(NEW YORK) — Mikhail Khodorkovsky, the exiled former oligarch and one of Vladimir Putin’s best-known critics, has campaigned for years to end the Russian leader’s rule.

Over the weekend, as Wagner leader Yevgeny Prigozhin’s rebellious fighters advanced towards Moscow, Khodorkovsky stood out among Russia’s liberal pro-democracy opposition in calling for people to support the mercenary revolt and to seize upon it as a chance to finally bring down Putin’s autocratic regime.

Despite it fizzling hours later, Khodorkovsky told ABC News that Prigozhin’s uprising had exposed Putin’s regime as extraordinarily weak and showed Russia’s democratic opposition should prepare now to take advantage of similar opportunities.

“A change in regime has become far more possible,” Khodorkovsky told ABC News by Zoom on Sunday. “We are far closer than two days ago. It has completely clearly demonstrated to everyone and to the democratic opposition, that the regime is weak, that it’s possible to use that weakness, that the regime in practically on the floor.”

“Now there will definitely be more such opportunities. But the next time, we just need to be more ready,” he said, adding that the democratic opposition should arm itself to be able to take advantage of them.

The weekend’s “situation showed that minimal armed formations are enough for the question of the transfer of power to be opened,” said Khodorkovsky.

He added, “The whole question is who will seize hold of that transfer of power. And the democratic opposition have every opportunity to seize hold of it, if only it will stop viewing the necessity to act with weapons as some kind of taboo.”

Khodorkovsky, a former oil tycoon once believed to be the wealthiest man in Russia, was arrested in 2003 on fraud and tax evasion charges and spent a decade in prison camps. His arrest was seen as a watershed moment for Putin’s regime, with the charges widely considered by his supporters and independent observers as retaliation for his efforts to enter politics and challenge Putin.

He was freed in 2013 after Putin pardoned him, and since then has helped bankroll efforts from abroad to support democratic efforts in Russia and undermine Putin’s rule.

Khodorkovsky said he had no doubt Prigozhin’s actions were a real coup attempt, saying “conspiracy theories” that it had been coordinated with Putin’s consent were being put out by the Kremlin as “damage control.”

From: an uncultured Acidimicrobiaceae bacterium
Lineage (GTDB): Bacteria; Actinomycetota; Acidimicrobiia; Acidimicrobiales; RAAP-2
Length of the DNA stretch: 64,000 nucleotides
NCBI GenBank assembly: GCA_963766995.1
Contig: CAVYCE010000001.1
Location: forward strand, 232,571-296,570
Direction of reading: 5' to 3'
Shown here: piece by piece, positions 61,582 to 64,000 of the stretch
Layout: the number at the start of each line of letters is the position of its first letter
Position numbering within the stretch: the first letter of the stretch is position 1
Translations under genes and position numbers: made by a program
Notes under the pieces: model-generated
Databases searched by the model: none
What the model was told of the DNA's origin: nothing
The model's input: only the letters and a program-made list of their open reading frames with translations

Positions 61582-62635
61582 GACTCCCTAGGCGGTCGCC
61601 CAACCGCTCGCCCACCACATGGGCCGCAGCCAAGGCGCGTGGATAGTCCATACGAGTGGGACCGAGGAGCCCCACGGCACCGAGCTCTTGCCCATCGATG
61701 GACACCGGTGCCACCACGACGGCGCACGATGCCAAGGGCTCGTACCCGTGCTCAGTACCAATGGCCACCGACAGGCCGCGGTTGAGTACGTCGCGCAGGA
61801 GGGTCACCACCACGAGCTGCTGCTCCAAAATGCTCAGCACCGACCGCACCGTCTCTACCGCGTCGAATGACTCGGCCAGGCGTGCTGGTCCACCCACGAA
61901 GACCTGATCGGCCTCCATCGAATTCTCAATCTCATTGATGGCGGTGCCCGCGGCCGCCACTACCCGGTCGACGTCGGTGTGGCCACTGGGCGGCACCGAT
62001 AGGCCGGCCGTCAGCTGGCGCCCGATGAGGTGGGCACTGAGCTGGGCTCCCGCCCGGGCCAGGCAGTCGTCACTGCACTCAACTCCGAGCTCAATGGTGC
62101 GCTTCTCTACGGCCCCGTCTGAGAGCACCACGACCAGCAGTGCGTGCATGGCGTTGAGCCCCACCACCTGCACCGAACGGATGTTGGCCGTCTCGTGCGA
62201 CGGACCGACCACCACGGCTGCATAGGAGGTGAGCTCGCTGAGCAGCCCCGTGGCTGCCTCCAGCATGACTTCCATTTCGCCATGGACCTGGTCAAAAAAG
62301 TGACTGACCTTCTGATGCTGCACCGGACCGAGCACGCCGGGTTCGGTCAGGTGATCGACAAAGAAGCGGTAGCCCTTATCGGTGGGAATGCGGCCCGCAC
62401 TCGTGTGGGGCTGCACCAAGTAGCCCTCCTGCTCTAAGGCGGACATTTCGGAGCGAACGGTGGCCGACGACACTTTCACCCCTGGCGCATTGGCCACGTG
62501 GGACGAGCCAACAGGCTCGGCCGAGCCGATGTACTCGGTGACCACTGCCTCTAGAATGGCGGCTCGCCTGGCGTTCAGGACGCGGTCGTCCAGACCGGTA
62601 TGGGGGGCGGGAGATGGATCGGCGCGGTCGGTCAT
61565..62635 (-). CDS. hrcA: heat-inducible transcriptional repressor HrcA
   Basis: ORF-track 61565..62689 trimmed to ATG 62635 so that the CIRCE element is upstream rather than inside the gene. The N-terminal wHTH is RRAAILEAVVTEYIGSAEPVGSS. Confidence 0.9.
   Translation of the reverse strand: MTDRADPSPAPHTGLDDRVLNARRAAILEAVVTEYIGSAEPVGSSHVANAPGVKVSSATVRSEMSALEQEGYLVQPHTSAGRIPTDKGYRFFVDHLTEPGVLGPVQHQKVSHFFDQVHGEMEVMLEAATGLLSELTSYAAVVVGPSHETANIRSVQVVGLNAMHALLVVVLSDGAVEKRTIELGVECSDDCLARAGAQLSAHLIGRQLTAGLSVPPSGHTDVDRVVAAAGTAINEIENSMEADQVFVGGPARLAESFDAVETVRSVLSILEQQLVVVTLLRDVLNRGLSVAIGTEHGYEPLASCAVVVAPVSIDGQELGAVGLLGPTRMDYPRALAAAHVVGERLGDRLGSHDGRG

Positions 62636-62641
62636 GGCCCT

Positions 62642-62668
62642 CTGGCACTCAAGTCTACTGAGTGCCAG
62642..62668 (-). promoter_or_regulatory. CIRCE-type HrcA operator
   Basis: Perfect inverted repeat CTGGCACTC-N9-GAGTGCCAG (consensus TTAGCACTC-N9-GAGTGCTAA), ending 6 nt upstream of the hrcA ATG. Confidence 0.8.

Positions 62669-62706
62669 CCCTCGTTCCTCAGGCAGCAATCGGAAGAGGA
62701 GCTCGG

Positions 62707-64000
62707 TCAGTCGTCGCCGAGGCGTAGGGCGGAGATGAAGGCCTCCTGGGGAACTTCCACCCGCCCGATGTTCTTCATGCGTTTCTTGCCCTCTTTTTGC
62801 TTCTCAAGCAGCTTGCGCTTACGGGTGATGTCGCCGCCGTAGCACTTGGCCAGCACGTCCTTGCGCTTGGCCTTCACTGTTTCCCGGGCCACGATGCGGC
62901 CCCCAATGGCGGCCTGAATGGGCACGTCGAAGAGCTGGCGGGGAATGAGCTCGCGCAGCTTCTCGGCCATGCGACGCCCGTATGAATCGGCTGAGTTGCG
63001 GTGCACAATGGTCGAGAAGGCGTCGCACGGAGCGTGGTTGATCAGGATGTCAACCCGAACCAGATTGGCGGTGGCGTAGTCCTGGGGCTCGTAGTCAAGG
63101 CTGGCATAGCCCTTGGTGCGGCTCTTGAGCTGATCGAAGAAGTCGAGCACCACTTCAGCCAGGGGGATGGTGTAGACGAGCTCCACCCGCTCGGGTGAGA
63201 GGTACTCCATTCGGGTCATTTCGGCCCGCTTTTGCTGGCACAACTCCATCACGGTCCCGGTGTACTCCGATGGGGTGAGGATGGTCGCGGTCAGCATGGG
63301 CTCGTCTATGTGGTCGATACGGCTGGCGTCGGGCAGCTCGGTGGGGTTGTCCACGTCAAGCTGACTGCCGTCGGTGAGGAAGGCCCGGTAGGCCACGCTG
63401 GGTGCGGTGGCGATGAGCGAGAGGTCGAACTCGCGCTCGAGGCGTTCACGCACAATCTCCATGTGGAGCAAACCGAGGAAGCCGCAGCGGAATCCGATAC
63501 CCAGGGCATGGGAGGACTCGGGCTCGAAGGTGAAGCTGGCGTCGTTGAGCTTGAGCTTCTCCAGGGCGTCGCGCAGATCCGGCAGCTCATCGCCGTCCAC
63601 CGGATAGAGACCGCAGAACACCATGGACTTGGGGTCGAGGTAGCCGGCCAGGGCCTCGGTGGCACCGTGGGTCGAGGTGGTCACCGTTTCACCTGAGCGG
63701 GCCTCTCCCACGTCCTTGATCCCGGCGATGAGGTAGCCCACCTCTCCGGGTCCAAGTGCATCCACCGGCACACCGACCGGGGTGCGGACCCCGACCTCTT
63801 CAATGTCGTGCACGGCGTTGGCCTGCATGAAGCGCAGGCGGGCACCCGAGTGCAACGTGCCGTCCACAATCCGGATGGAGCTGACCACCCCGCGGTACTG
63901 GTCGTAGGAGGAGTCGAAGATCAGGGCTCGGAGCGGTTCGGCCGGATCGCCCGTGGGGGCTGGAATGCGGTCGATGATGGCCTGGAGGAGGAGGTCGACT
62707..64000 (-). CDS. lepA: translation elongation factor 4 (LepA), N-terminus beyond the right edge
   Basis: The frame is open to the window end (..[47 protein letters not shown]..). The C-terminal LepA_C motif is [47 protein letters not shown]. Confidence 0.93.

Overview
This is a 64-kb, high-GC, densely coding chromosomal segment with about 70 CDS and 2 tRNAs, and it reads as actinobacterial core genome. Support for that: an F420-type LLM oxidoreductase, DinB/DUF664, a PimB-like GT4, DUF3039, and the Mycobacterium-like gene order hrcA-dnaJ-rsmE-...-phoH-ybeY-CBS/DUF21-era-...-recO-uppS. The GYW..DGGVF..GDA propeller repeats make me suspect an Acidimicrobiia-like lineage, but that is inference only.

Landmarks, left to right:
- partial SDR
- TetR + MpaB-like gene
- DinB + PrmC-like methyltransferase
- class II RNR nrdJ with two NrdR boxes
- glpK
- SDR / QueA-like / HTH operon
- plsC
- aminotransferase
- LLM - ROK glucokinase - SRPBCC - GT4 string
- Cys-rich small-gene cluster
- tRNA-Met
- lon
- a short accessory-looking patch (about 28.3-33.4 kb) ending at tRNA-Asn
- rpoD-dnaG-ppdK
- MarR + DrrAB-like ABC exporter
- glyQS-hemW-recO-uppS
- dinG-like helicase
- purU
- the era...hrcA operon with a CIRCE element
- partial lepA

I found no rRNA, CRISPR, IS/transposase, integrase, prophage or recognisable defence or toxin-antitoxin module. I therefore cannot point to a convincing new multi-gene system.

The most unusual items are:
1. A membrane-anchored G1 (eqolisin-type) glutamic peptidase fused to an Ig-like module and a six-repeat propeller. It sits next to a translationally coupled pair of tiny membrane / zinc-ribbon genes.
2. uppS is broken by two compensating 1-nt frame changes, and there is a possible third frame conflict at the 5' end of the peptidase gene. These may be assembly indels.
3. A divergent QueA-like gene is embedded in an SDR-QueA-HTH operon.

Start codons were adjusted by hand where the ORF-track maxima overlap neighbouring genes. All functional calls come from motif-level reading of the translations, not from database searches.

Prigozhin declared a rebellion against Russia’s senior military leadership last Friday night, leading thousands of Wagner fighters into Russia from eastern Ukraine and by Saturday morning seizing the southern city of Rostov-on-Don. Columns of his troops then marched north towards Moscow, brushing aside attacks from Russian military aircraft and helicopters.

But on Saturday evening, 120 miles from the capital, Prigozhin abruptly halted his march and announced his forces were returning to camp, after a deal was reportedly brokered with the Kremlin through Belarusian President Alexander Lukashenko.

Khodorkovsky said he believed Prigozhin had turned back because he understood his lacked the forces to seize Moscow, after other Russian military and security services units didn’t join him. The deal with the Kremlin was possible because Putin’s government was also looking for an exit from the crisis, understanding how destabilizing it was, he said, even if it was clear Prigozhin ultimately couldn’t win.

But he said Prigozhin’s almost unimpeded advance had destroyed the belief that Putin has mass support from the Russian public or that Russians were willing to sacrifice themselves for him.

“All along the route of the Wagner columns no one tried to hinder him, even the security services didn’t try to hinder him,” said Khodorkovsky. “That showed in fact that inside the country Putin has absolute void.”

Khodorkovsky faced criticism from other figures in the opposition for his calls to assist Prigozhin, an accused war criminal who has called for Russia to become more like North Korea.

He said he was calling only for democratic forces to use Prigozhin as a tool for bringing down Putin’s regime, saying Prigozhin is a “bandit and a war criminal.”

“Not to support Yevgeny Prigozhin. But to use the situation that he created,” he said, saying some democratic opposition had “slept through” the opportunity.

“If an uprising had started in Moscow to meet Prigozhin, say, then the situation could quite well have developed differently,” he said. “It was clear he would never have received any power personally, but it was possible to use this situation.”

Asked whether it meant he himself was now trying to form armed units, Khodorkovsky turned the question aside.

“Let’s not ascribe things to me I haven’t said,” he said. “Every person has their function. I’m a person who has quite minimal relation to the formation of armed structures. Nonetheless, I understand very well what has to be done. But no one is going to who or how it will be done no one will say publicly.”

He added, “The only problem for the democracy movement is that it has to take weapons in its hands. It doesn’t necessarily have to use them, as the mutiny showed, but it must take them up.”

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